By Codi Fant
Portraits by Tom Haonan Zhou
Photographer Rebekah Campbell is shaking up the fashion world, imbuing the pages of editorial magazines with her images of femininity and youth. Fashion may mean a multitude of different things to different people, but for Campbell it is one of art, whimsy, and freedom. “Fashion is purely fantasy. Like art, it exists in a realm of imagination as an enterprise, but that is what draws me to it,” she explained. Many of her pieces depict her fascination with the female form and youthful soul. A haze of nostalgia for an era before her time permeates the scenes she depicts in her work.
Hailing from Oklahoma, Campbell now resides in Brooklyn, New York where she thrives on the diverse and competitive environment. In particular “the brewing of cultures together and people interested in making and talking about art and minds,” she explained, almost romantically. “Living in New York compared to the midwest is vastly different. Slow versus rampant pace, small suburbs versus cramped apartment buildings.” Her photographs emulate this sentiment towards young ambition and freedom; a young girl taking on an old and vast city.
Above all else, to Campbell the fashion world is ready for the female gaze. Most of her subjects depict women in a refreshingly humanized way. Many fashion campaigns utilize women's’ bodies as objects to sell clothing, but Campbell manages to sell a feeling with her photographs; her subjects have depth and stories and lives. For the future of the fashion world she “[hopes] that it can start to stray away from the societal norms that are standard, that all people, genders, colors and faces can be put on a display that reaches an audience.”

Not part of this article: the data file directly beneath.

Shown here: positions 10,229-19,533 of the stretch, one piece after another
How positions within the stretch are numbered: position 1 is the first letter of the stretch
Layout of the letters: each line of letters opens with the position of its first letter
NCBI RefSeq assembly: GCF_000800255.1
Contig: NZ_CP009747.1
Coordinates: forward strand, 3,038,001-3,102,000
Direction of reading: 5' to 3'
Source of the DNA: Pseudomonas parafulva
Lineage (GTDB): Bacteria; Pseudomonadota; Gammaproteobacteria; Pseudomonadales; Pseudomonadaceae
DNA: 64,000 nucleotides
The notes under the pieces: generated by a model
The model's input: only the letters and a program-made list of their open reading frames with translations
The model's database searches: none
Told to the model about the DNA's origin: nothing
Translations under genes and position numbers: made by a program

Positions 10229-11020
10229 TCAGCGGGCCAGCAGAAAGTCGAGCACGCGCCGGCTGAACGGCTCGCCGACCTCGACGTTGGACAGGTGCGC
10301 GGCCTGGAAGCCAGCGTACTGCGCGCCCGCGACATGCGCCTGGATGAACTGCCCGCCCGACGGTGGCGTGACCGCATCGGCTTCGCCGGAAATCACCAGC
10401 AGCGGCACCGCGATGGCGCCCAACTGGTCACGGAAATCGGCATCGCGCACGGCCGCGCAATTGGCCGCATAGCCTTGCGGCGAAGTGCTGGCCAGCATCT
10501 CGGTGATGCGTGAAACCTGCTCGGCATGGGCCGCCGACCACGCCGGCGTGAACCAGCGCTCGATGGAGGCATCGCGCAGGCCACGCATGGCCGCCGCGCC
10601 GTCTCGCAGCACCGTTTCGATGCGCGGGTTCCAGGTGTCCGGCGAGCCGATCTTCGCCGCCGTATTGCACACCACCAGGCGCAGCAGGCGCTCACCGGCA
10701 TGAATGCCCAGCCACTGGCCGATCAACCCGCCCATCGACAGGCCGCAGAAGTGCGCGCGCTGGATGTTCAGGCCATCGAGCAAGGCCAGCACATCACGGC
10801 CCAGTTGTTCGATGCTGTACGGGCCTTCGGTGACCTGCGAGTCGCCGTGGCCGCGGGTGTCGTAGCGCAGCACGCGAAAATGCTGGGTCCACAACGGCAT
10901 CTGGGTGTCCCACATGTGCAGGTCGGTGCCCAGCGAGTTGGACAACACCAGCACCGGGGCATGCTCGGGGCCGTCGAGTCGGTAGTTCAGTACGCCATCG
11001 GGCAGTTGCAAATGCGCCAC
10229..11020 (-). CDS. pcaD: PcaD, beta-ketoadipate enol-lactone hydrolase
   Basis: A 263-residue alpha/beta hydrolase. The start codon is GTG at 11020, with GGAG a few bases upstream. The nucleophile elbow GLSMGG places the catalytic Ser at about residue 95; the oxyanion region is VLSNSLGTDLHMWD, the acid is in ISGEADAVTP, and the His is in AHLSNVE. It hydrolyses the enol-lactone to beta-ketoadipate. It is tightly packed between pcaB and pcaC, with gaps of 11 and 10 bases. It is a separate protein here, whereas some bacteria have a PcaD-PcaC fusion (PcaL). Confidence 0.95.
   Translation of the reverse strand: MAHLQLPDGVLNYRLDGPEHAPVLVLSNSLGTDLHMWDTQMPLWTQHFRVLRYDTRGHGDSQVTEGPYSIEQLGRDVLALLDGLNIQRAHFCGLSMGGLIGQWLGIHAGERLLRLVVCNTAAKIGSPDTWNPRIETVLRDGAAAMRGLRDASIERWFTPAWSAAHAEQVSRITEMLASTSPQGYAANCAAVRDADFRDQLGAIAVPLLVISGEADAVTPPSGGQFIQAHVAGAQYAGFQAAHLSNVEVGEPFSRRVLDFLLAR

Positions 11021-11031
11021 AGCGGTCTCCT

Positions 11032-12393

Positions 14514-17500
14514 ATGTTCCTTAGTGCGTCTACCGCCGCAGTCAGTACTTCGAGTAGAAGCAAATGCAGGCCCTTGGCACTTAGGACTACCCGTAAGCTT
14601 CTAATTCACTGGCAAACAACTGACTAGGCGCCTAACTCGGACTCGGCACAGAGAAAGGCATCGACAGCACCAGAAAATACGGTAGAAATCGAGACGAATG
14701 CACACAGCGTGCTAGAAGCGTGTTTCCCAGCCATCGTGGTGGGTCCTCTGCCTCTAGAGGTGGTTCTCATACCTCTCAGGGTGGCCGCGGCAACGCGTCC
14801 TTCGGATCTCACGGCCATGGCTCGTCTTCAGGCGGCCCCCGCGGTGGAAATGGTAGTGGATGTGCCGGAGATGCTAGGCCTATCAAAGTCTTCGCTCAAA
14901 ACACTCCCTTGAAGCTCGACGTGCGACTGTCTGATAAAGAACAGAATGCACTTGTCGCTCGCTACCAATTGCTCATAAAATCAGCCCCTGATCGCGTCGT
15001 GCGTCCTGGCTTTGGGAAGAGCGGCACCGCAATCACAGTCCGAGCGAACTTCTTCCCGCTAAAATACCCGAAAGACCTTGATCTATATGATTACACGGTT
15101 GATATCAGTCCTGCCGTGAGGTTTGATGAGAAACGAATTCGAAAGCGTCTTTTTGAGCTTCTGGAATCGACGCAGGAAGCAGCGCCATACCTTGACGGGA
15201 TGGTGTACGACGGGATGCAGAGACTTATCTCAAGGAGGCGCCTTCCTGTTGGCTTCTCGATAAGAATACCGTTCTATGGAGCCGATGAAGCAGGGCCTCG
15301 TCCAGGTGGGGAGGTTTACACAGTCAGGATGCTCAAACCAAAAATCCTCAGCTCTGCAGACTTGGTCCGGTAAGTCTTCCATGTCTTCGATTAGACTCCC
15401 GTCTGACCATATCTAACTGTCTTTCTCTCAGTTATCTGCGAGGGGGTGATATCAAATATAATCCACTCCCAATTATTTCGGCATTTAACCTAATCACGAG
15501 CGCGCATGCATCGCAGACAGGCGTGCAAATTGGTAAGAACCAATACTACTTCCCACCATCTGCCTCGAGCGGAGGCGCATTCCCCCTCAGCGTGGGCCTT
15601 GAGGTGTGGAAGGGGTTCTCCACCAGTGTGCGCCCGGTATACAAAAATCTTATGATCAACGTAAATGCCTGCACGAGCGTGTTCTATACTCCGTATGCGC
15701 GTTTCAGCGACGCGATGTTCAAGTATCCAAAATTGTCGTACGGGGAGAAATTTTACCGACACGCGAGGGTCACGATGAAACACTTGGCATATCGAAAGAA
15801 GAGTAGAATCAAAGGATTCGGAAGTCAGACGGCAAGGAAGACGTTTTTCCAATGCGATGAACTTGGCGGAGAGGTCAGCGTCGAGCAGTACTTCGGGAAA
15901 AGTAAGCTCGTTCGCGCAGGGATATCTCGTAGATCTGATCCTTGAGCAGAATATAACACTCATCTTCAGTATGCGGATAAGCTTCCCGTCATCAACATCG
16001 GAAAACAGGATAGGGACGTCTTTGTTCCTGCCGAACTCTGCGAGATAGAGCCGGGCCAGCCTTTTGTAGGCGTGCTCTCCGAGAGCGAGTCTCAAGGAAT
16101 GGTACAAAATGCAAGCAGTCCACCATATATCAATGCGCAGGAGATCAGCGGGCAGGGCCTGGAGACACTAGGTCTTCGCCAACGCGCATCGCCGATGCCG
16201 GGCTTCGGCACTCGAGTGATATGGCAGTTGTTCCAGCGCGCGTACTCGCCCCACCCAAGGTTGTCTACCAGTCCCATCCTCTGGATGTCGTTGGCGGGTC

While Campbell’s commercial career embraces fashion, her personal work strays more into fine art photography. “My personal work is more a document of my experiences with people and individuals, [where] we can explore the vastness within,” she explained. But do not assume she departs from fashion completely—there is a common thread between her two disparate interests. “Images with humans are much more to my liking,” She explained “I like to intersect [humans with] color and shapes and things that make something anti-fashion. I try to push the picture further in that way too.”
Campbell is ambitious in her exploration of her art and ideals and is ready to push the boundaries of photography and venture into other mediums; she is currently culminating ideas for a book and film. We can assume from her photography that these endeavors will gift us with some incredible visions of femininity and youth.
In the making of DRØME we hope to showcase a community of doers and nourish an attitude of empathy in a world that teaches us to pass judgment rather than practice kindness. The stories, images, and people shared in this magazine are an amalgamation of perspectives often overlooked or explicitly excluded from art and media worlds. The dearth of diverse identities and viewpoints within the arts is harrowing, especially for a young generation that is fighting its hardest to overcome conservative notions of order ultimately practiced as acts of discrimination against the very people and things we find most inspiring. In DRØME, the featured creators and creations encourage us to never shy away from who we are and what we want. Each artist, in sharing their story, embodies their own definition of agency. Against a mainstream ideology that indoctrinates patriarchal, capitalist, and hateful theories turned into policy, the artists in our first issue represent the ways in which art can take power back from society's denigrating control.